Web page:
As a last resort, emergency physicians at Sharp Memorial Hospital in San Diego used ECMO on a patient who had suffered a massive out-of-hospital heart attack. They partnered with the hospital’s cross-trained ECMO team and a cardiologist to set up the ECMO circuit. While the first attempt to get the machine running did not go well, a subsequent effort resulted in the patient being transferred to the ICU, regaining brain activity and pulses–and eventually being discharged from the hospital with no neurological impairments.
Since the success, the emergency medicine physicians have been presenting the case and their subsequent efforts to create ED protocols for using ECMO at conferences across the country.
Read more about using ECMO in the emergency department on Emergency Medicine News.
Are you an emergency medicine provider who is looking for a new opportunity? Consider Elliot Health System!
Physicians are at the forefront of many types of battles on an ongoing basis, but not enough credit is given to them. Here are three uplifting and inspirational physician news stories to brighten your day.
As if it weren’t enough of an accomplishment for a woman to raise herself out of poverty to become a physician in Argentina, Dr. Paula Pareto just won a gold medal for championship judoka at the 2016 Summer Olympics. When she was studying to become a physician, Dr. Pareto had to travel three hours on a bus each way from her hometown to La Plata, the location of her training. The diminutive physician worked while going to school, which delayed her graduation, but she never lost sight of her dream to become a doctor. Now, with a gold medal under her belt, there’s no telling what her next goal will be, but chances are she will make it happen.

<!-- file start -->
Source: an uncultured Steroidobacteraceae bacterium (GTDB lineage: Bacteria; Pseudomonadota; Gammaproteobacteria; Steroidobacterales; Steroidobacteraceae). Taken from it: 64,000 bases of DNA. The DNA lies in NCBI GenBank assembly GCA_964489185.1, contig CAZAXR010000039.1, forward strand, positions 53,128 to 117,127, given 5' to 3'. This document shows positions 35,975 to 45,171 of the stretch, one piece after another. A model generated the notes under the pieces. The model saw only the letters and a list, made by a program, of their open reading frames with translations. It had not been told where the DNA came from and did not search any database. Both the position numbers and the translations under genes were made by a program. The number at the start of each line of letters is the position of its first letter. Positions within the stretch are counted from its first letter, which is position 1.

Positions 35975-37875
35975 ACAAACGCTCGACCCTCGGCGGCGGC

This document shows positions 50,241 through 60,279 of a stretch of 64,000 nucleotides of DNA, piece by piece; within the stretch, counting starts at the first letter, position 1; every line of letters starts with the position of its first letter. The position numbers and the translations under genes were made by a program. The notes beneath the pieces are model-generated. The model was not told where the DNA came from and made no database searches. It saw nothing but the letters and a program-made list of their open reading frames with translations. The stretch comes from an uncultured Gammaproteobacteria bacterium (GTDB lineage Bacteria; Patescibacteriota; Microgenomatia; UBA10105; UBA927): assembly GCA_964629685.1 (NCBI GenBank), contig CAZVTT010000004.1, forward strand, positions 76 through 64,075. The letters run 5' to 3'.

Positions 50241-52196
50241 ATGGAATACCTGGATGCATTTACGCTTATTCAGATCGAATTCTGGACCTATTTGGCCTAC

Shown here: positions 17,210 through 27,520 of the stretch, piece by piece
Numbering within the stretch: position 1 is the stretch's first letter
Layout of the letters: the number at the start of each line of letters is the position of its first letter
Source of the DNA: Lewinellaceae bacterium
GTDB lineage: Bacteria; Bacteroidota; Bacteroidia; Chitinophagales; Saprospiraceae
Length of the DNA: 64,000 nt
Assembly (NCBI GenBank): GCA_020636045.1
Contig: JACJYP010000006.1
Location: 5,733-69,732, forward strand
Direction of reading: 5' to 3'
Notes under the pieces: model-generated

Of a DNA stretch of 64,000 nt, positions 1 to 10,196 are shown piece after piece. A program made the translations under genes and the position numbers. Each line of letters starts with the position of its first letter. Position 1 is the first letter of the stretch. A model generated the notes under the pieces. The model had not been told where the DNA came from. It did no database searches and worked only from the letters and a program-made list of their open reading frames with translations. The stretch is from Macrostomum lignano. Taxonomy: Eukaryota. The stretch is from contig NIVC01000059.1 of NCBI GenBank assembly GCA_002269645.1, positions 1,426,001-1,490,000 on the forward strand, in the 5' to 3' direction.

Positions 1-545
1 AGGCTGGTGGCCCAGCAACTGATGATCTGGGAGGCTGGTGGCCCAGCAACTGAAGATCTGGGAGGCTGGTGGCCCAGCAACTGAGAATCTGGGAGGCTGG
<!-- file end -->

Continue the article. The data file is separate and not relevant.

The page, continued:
Dr. Wayne Herdy of the Australian Indigenous Doctor’s Association has always been a beloved physician, dedicating his practice to the needs of Aboriginal communities. Now, he is opening up a center in a new location, but with a different slant. He plans to make it less like a cold, sterile environment, and more like a place where the community can come and enjoy coffee and conversation along with their medical care. As he sees it, it will be a friendly refuge from the often harsh environment of the outback.
Grateful surfer Ryan Boarman and his father, Dr. Boarman, tell the story of how a skilled orthopaedic surgeon saved Ryan’s arm after he was attacked by a shark in the waters off Bali. The Singaporean surgeon, Dr. Kim Yeow Wai, took over after Ryan was transported to the Singapore’s Raffles Hospital. The injury was incredibly severe. The laceration from the shark bite encompassed a 360-degree measurement around the elbow. The shark bit multiple times, tearing and pulling away eight muscles and tendons, as well as injuring a nerve and a ligament. Dr. Wai’s surgery was so effective, it’s not expected that Ryan will need anymore surgeries on the arm.
These physician news stories are certainly inspirational, but there are many more untold stories that happen in ERs and clinics around the world. Start your own inspirational journey with Elliot Health System today.